Those who know me well might accuse me of preaching popular memorization tool Anki as a revolution in studying, and they wouldn’t be that far off. Over the past year I have extensively integrated this software in my studies, with (to me personally) remarkable results in both productivity and academic grades. There are, however, some pitfalls for the casual user to take heed of, and getting the full benefit of your time requires cultivating a proper mindset. Considering the amounts of time I mention Anki abundantly on this site, I decided to write my own short guide on setting up and using Anki efficiently, as well as describe how I’ve personally integrated Anki in my studies.

Anyone with an interest in studying Japanese will surely have heard of Anki. It’s covered extensively on all major learning resources on-line, and the canonical self learner’s beginner path seems to be that of Heisig’s Kanji method, Tae Kim’s online Grammar Guide, and Core 2K/6K/10K,2 all three heavily relying on Anki. Language acquisition certainly remains Anki’s most popular usage, although the software has become broad enough to find it’s way in various other branches (it’s become an integrated routine for medical students, for example, as well as math students thanks to LaTeX support). While it sounds like I’m being paid to advertise Anki, the application remains free and open source (and if you don’t like synchronizing your Anki progress over Anki’s servers you could even set that up on your own as well).3

What is Anki? Why is Anki?! How is Anki?!?

To recap: Anki is an extremely customizable application designed for memorization, available for free on nearly all the major devices4 as well as being accessible online. Being able to study on the road (I commute by train, taking me up to three hours of total traveling time every day) and synchronizing your progress at home is a major boon on using your time practically.

There are plenty of studies on methods for efficient learning, and not surprisingly, classic late-night cramming, along passive studying methods as extensive marking and rereading of texts don’t score very high. On the other hand, active recall testing (questioning yourself by actively trying to come up with the answer to a question) and spaced learning (spreading information absorption over long periods of time) are considered key instruments.5 Anki is an application that achieves both through timed flashcards. The concept is simple: the front of the card displays a question and the backside displays the answer. After showing the answer, you decide whether, and to what extent, you’ve passed. A highly optimized algorithm uses said information to determine the card’s next appearance.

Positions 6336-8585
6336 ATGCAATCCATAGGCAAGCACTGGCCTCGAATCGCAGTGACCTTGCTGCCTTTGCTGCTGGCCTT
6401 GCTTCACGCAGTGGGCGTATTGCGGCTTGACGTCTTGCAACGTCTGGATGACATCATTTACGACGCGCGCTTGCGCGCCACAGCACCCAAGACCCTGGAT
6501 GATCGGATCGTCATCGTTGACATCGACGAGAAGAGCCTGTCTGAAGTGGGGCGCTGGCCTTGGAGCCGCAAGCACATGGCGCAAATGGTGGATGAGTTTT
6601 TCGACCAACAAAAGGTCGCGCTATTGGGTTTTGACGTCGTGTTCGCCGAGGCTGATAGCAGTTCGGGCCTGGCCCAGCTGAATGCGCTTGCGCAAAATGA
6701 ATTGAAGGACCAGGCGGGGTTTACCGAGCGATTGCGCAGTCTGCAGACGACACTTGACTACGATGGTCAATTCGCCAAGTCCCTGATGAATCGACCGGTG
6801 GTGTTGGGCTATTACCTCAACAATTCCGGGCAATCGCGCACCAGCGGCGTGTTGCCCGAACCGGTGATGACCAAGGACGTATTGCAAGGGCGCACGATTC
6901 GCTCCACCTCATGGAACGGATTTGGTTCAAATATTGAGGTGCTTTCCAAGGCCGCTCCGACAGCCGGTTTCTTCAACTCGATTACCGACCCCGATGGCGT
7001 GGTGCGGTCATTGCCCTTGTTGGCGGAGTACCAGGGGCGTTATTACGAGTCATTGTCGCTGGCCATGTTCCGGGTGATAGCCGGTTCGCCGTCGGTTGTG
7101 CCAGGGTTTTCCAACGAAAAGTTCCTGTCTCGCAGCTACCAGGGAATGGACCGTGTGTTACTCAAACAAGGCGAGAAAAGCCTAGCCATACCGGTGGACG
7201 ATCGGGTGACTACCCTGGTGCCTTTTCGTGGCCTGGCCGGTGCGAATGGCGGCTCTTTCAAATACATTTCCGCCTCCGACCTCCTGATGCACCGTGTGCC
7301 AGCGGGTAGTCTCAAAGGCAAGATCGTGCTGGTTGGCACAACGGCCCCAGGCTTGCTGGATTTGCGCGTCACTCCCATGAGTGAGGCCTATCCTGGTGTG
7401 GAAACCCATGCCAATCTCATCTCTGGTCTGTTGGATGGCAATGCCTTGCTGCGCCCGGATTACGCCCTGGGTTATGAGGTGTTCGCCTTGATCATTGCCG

The Guide

Setting up!

Download & Install


Download the application for whatever system you’d like on Anki’s homepage and follow the installer’s steps. I highly recommend investing into a lower-end smart-phone if you don’t own one already and installing a mobile variant of Anki as well. Might be somewhat of a steep investment, but I believe it’s definitely worth the cost in the long run (not just for Anki but plenty of other learning tools such as dictionaries or OCR tools).6 Anki’s layout, especially the desktop application, is pretty bare-bones (although functional and self-explanatory enough to get used to in a couple of minutes).

Account & Syncing

To synchronize your progress over different devices you’ll have to register an account on Anki’s web service (I definitely encourage doing this regardless: just imagine the horror if your device breaks down after 3 years of having intensively studied thousands upon thousands of flashcards).


On your desktop Anki, open SettingsPreferences from the menu, then select the Network tab and insert your user credentials. From the Anki’s main menu, select the syncing icon.

Now do the same on your mobile device. On Ankidroid this is SettingsAnkiDroidAnkiWeb Account. Make sure the “Download Media” check-box below “Synchronize” is marked !

Now try syncing from this device as well. If everything goes well, we’ll start with our first set right away.


Creating your first set and cards!

It’s best to consider Anki’s main interface as a container for your decks (also called sets) of flashcards. Aside from a filler deck called Default, there’s no content as to speak of yet on a fresh install. Feel free to remove that one (set-specific options such as deletion are accessible through the icon on the right of each set). There’s a lot of pre-made content on the internet, but in order to get used to the interface and learn some of the base features, we’ll create a small set, set up a template for our notes, and create some cards all by ourselves. Don’t worry if the terminology doesn’t make sense yet, we’ll cover that over this guide.

To demonstrate, we’ll create a set containing some important dates, events and notables in Japanese history. Click the Create Set button in the bottom bar, and feel free to name it something along Japanese History 101. We’ll create two more sets, 0 - Important dates and 1 - Meiji. Click and drag these right below the original Japanese History set to make ‘sub-decks’ (child-nodes) out of them, as shown below. Anki orders sets alphabetically, so I often use numbers to realize my intended structure.


Now click on “1 - Meiji” to enter that set. As there’s no content yet you’ll get an appropriate congratulatory message. Doesn’t matter, we’re on a different mission now, on a mission to create. Click on Add to start on your first card. This is how it will look like in the end.